buckweaver

Buck Weaver

The paper said when Weaver joined the Sox in 1912, he “noticed that he was often failing,” to turn double plays.

“He lay awaken nights figuring how he could increase his speed in pulling off (double plays), and finally decided that if he could not get the batter no one could, as he was the owner of as strong a whip as any shortstop in the land.

“The solution of the puzzle came to him by accident.  In dashing to second to take a throw from (Morrie) Rath he overstepped the bag and was a stride closer to first than usual when he got the ball.  Instead of stepping back and touching the sack, he made the throw to first base and, much to his surprise, the umpire called both men out.”

When Weaver returned to the dugout, Manager Jimmy “Nixey” Callahan said:

“’You got away with something that time, Buck.’”

Weaver told his manager:

“’I was a whole stride over second when I got the ball.  But say, I could away with it by accident, what’s the matter with trying to pull it off right along when the man at bat is fast and likely to beat me out if I wait for the throw? I can save a quarter of a second or so by going over the bag.’”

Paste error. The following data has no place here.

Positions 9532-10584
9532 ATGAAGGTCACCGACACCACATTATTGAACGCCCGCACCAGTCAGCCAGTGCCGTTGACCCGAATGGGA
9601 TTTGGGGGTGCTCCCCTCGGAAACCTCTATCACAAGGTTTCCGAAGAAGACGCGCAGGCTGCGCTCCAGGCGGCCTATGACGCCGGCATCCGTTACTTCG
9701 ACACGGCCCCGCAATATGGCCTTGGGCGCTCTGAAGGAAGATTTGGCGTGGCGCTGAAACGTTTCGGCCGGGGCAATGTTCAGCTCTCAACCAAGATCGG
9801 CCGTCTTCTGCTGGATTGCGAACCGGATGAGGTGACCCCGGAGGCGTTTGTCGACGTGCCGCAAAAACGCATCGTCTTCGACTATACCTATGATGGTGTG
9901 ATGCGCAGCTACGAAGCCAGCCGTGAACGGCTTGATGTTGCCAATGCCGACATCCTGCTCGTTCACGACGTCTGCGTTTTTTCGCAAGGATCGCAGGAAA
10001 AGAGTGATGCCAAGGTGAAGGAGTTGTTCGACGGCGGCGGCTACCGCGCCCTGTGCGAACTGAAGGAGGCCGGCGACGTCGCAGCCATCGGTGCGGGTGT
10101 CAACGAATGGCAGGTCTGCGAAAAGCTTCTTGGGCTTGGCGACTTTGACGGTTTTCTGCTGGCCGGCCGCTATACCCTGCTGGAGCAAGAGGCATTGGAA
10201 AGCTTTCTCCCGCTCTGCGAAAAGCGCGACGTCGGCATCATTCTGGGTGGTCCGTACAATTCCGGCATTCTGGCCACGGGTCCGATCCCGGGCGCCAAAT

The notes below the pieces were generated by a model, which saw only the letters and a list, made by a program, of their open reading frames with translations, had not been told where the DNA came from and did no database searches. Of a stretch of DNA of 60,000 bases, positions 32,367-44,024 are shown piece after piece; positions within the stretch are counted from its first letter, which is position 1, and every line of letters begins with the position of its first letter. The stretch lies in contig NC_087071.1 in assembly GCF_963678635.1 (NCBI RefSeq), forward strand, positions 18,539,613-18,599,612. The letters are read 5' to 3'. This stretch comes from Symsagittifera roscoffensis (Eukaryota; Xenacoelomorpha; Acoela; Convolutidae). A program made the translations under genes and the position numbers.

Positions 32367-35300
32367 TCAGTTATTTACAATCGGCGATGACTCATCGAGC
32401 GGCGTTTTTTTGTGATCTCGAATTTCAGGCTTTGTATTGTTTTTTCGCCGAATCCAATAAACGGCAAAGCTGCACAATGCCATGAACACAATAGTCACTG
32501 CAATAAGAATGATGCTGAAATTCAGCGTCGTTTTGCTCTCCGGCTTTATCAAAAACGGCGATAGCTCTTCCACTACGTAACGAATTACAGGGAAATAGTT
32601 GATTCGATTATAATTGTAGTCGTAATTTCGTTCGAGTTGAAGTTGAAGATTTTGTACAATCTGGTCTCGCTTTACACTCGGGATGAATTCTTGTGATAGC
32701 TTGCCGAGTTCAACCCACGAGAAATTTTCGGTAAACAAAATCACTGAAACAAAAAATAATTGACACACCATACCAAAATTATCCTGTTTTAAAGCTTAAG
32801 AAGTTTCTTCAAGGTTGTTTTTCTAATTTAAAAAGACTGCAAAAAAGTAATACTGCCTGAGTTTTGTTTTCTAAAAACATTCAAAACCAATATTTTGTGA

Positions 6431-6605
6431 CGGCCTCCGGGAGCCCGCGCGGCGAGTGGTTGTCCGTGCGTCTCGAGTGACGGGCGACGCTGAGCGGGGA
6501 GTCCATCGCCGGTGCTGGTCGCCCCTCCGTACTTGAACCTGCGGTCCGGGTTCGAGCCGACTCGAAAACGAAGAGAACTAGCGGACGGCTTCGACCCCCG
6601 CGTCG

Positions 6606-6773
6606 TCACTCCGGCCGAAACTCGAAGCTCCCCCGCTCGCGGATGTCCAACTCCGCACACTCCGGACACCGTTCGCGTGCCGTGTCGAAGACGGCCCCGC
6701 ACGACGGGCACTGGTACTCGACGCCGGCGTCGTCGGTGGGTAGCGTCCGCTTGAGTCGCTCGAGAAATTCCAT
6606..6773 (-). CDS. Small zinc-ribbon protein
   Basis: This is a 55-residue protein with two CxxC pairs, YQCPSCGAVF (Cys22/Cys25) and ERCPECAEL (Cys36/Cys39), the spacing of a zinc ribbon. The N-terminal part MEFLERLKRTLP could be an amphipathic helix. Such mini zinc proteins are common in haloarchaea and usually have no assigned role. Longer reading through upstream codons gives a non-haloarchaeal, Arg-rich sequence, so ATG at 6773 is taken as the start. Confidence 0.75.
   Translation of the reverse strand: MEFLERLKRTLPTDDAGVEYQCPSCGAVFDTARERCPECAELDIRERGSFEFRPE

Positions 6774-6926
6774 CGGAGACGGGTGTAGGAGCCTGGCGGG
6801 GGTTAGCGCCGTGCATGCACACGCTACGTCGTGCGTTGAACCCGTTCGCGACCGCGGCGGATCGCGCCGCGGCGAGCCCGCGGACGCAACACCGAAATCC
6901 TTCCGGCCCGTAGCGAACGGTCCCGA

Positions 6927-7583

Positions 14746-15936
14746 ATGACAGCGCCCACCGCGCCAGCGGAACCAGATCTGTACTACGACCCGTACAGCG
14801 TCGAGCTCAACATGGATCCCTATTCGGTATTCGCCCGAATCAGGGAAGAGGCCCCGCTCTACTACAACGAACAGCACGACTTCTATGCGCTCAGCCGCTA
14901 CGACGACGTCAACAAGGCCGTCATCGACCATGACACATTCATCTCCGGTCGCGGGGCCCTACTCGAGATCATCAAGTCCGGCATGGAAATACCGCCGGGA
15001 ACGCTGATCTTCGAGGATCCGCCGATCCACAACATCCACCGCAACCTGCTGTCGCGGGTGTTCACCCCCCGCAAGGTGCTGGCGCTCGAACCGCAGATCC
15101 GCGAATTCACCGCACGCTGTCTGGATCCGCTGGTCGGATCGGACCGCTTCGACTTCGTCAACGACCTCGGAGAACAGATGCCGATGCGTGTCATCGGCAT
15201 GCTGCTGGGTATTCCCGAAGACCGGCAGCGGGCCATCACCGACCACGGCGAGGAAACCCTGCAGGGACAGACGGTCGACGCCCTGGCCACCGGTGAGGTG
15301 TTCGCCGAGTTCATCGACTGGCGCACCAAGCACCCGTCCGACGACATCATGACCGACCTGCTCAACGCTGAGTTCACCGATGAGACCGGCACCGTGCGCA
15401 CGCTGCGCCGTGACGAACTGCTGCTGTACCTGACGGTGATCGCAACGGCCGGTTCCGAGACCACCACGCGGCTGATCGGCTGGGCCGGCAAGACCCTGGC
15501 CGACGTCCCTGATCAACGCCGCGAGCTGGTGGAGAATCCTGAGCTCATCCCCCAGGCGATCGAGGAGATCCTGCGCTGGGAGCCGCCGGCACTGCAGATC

The paper said Callahan encouraged him to try it.

“And Buck did.  He worked the trick successfully against the Naps six or seven times, twice in one game with (George) Hildebrand umpiring the bases.

“’He worked it on us several times,’ said Jim McAleer, formerly of the Red Sox, while Clark Griffith admits that Washington suffered the same fate.

“Even Connie Mack was forced to murmur, and when Connie Mack kicks, something must be wrong, and possibly as a result of the protest of the manager of the world’s champions, the umpires will watch Mr. Weaver more carefully this year when he is acting as pivot man in the double play.”

After 1913, when he participated in a career-high 73 double plays, Weaver never played as many games at shortstop, so it’s unknown whether umpires, in fact, watched him “more carefully” when  he attempted the Neighborhood play.

“Cobb is Essentially an Individual Player”

29 Feb

In February of 1913, The Associated Press (AP) reported that Detroit Tigers second baseman Oscar “Ossie” Vitt had requested a raise from owner Frank Navin.  The AP said:

“Navin wrote Vitt that he was more than satisfied with his work last year, and would be ordinarily glad to increase his salary, but owing to the necessity of meeting the demands of (Ty) Cobb for $15,000.”

Ossie Vitt

Vitt

The Detroit Free Press disputed The AP’s, and Vitt’s account:

“Mr. Vitt did receive a letter from Mr. Navin, and this letter did pointedly refuse to add anything to the Vitt emoluments for 1913.  So far the story from the golden West is true.  But the reasons given  Oscar for not granting him an increase had nothing whatever to do with Mr. Cobb, nor was the star athlete’s name even mentioned.  Vitt was informed that he is mighty lucky to receive a contract for 1913 with as much money mentioned as the document recently sent him calls for.”